I’m pleased to invite you to a series of summer seminars hosted by the Department of Education called “Summer Seminars at Six: An Introduction to Education Policy.”
The seminars are designed to share information about education policy that will help teachers to be engaged and participate in policy discussions at the federal, state and district level. Led by teachers working at the Department, along with other staff, there will be opportunities for questions and discussion both in person and online.
Dates: Every other Thursday: July14, July 28, August 11 and August 25. Time: 6:00 PM ET-7:00 PM ET Location: U.S. Department of Education’s LBJ Building (400 Maryland Avenue SW, Washington, D.C. 20202) and online through U-Stream.
An ED 101 Primer, Thursday, July 14. Questions to be answered include:
What is the mission or purpose of the U.S. Department of Education?
How is education funded in the United States?
What is the organizational structure of ED, and where can I go for help with my issue?
What is Title I and how does it work?
Who’s on First? State and Federal Roles and Responsibilities for Education, Thursday, July 28. Questions to be answered include:
What are the states’ and the federal government’s responsibilities for education?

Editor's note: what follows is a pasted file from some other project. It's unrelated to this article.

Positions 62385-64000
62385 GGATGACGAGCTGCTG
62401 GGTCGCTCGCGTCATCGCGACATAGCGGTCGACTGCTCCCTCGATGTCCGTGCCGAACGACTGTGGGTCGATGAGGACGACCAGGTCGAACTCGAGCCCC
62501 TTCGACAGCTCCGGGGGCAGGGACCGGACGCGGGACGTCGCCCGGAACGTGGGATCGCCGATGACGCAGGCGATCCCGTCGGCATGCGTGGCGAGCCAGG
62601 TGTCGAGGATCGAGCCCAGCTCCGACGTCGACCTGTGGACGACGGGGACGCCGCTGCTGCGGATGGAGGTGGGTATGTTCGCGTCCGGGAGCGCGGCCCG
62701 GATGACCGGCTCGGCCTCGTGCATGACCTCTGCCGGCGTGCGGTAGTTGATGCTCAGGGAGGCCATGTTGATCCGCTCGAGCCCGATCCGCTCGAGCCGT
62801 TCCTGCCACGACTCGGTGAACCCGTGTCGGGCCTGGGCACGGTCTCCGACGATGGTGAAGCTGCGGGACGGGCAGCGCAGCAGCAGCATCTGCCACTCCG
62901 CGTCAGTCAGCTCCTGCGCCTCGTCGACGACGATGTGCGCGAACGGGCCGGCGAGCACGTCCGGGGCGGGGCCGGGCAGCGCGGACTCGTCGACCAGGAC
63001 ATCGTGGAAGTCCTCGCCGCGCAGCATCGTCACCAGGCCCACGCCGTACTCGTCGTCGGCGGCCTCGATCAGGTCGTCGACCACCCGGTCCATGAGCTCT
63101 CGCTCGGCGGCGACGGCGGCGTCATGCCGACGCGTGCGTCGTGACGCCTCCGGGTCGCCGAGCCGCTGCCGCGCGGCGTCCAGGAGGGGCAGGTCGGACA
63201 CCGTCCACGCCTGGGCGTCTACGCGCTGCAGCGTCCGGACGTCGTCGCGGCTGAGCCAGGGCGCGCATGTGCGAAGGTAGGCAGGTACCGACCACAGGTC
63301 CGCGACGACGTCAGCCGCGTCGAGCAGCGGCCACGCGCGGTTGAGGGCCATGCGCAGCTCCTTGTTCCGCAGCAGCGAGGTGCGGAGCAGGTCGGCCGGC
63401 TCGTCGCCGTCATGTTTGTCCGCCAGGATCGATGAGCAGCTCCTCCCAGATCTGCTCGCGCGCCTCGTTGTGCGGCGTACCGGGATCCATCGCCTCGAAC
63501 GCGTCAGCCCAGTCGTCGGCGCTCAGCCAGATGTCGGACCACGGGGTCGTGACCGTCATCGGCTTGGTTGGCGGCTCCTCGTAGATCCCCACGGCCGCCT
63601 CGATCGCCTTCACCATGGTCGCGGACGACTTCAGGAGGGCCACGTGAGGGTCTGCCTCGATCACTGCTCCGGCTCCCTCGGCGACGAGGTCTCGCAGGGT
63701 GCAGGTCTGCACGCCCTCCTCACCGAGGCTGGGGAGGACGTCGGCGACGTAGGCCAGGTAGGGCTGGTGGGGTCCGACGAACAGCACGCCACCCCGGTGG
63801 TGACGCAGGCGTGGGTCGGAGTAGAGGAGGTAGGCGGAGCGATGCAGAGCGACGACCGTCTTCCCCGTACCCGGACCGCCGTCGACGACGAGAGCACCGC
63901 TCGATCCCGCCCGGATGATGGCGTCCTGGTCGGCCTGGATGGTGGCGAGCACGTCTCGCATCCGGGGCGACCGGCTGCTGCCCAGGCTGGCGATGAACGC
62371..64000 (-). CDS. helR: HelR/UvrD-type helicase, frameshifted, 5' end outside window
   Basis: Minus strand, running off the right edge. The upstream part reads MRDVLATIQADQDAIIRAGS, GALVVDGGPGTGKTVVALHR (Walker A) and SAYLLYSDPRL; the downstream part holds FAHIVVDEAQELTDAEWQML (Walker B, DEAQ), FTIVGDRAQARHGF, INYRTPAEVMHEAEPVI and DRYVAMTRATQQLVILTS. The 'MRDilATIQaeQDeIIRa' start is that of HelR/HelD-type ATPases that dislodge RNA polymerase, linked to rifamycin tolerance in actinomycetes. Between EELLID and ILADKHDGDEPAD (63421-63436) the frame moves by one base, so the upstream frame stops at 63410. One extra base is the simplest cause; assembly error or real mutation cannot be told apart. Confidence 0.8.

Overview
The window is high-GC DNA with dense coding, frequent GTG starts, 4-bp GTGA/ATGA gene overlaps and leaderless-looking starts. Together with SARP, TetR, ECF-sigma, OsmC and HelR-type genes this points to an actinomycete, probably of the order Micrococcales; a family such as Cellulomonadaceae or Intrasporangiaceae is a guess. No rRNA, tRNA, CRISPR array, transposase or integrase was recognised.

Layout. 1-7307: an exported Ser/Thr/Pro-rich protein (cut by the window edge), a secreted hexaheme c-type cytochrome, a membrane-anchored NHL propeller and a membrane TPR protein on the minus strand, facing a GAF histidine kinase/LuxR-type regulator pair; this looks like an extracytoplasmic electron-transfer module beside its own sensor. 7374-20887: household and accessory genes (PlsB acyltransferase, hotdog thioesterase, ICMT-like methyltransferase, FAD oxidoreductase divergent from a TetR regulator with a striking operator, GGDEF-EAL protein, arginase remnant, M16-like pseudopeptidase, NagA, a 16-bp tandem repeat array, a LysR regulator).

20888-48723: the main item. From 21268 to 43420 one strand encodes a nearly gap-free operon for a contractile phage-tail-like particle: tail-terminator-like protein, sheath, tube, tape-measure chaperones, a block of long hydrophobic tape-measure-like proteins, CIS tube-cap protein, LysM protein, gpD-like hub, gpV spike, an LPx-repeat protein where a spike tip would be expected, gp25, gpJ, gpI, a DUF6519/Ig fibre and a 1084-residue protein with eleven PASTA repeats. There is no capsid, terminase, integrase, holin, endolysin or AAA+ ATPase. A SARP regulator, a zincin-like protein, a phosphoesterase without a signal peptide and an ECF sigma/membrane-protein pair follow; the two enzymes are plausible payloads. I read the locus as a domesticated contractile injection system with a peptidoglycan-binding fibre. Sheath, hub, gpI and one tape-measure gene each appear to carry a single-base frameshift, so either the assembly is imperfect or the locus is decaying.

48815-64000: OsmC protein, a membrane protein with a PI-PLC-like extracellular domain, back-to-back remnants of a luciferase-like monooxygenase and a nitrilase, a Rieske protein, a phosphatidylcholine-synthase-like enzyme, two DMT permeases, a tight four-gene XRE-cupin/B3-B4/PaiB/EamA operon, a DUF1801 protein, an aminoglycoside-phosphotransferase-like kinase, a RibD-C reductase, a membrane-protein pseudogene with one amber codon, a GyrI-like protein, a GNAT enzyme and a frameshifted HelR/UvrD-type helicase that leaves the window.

What is the Common Core?
What are the primary ED funding streams and competitive programs?
What is Race to the Top and how does it support teachers and students?
Fixing What’s Broken in No Child Left Behind, Thursday, August, 11. Questions to be answered include:
The Elementary and Secondary Education Act and No Child Left Behind—same or different?
What problems are teachers, schools, and states having with NCLB?
In their Blueprint for Reform, what do President Obama and Secretary Duncan propose to do to fix what is not working in NCLB?
What does the Blueprint propose with regard to testing?
What is the federal School Improvement Grant program for low-performing schools and how might it affect my school or state?
Leading Their Profession: Teachers and Education Policy, Thursday, August 25. Questions to be answered include:
What are ED’s proposals for strengthening teaching and supporting teachers?